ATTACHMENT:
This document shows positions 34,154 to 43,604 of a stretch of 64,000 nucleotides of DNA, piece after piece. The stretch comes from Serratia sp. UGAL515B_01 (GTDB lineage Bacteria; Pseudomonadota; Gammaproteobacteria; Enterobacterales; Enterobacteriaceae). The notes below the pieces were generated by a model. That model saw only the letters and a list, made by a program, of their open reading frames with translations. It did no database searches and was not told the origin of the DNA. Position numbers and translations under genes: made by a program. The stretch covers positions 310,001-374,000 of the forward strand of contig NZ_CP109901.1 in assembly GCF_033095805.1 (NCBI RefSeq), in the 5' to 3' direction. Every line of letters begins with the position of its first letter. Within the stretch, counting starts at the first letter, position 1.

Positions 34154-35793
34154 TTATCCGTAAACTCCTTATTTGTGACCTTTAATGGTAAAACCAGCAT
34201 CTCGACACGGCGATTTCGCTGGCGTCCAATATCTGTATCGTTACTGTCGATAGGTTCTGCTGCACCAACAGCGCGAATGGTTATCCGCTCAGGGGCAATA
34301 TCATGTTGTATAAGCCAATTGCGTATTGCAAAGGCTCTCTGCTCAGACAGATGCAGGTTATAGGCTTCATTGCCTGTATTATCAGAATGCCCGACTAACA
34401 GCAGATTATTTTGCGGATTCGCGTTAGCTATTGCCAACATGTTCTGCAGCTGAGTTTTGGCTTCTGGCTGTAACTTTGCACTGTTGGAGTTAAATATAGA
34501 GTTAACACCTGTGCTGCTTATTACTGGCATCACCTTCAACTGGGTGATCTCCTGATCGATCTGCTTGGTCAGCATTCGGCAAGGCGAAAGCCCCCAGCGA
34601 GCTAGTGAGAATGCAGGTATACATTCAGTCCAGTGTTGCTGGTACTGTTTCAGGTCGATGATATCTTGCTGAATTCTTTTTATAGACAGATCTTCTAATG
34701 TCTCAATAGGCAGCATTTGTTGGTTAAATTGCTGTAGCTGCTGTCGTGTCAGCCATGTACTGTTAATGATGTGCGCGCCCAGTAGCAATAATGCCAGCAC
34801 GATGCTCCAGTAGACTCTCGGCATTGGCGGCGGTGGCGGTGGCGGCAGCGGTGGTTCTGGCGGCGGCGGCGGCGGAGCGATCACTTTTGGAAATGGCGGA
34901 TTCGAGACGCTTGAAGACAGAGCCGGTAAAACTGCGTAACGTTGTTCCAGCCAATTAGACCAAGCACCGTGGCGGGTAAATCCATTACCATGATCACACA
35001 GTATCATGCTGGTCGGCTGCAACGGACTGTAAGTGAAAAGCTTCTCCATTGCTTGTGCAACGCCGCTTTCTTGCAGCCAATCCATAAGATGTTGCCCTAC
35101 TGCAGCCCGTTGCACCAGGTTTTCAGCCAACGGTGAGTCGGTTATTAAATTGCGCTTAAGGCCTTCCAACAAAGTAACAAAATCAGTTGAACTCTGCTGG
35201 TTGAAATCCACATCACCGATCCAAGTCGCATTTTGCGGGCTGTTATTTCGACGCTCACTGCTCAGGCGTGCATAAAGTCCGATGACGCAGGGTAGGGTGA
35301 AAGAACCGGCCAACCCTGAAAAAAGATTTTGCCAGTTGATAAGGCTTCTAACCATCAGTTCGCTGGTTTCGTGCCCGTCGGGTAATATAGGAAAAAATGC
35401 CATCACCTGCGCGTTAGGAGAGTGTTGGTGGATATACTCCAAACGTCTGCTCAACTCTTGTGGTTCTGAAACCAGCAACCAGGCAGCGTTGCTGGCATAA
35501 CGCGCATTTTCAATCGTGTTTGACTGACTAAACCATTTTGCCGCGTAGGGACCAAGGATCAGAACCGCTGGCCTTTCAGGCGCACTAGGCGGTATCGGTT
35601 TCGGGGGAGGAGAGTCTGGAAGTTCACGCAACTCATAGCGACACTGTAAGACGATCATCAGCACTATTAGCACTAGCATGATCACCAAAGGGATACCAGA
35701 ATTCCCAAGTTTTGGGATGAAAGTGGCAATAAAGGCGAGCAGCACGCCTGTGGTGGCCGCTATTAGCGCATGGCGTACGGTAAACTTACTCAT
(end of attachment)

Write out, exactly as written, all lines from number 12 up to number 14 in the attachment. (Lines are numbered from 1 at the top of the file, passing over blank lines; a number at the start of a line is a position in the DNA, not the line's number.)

35001 GTATCATGCTGGTCGGCTGCAACGGACTGTAAGTGAAAAGCTTCTCCATTGCTTGTGCAACGCCGCTTTCTTGCAGCCAATCCATAAGATGTTGCCCTAC
35101 TGCAGCCCGTTGCACCAGGTTTTCAGCCAACGGTGAGTCGGTTATTAAATTGCGCTTAAGGCCTTCCAACAAAGTAACAAAATCAGTTGAACTCTGCTGG
35201 TTGAAATCCACATCACCGATCCAAGTCGCATTTTGCGGGCTGTTATTTCGACGCTCACTGCTCAGGCGTGCATAAAGTCCGATGACGCAGGGTAGGGTGA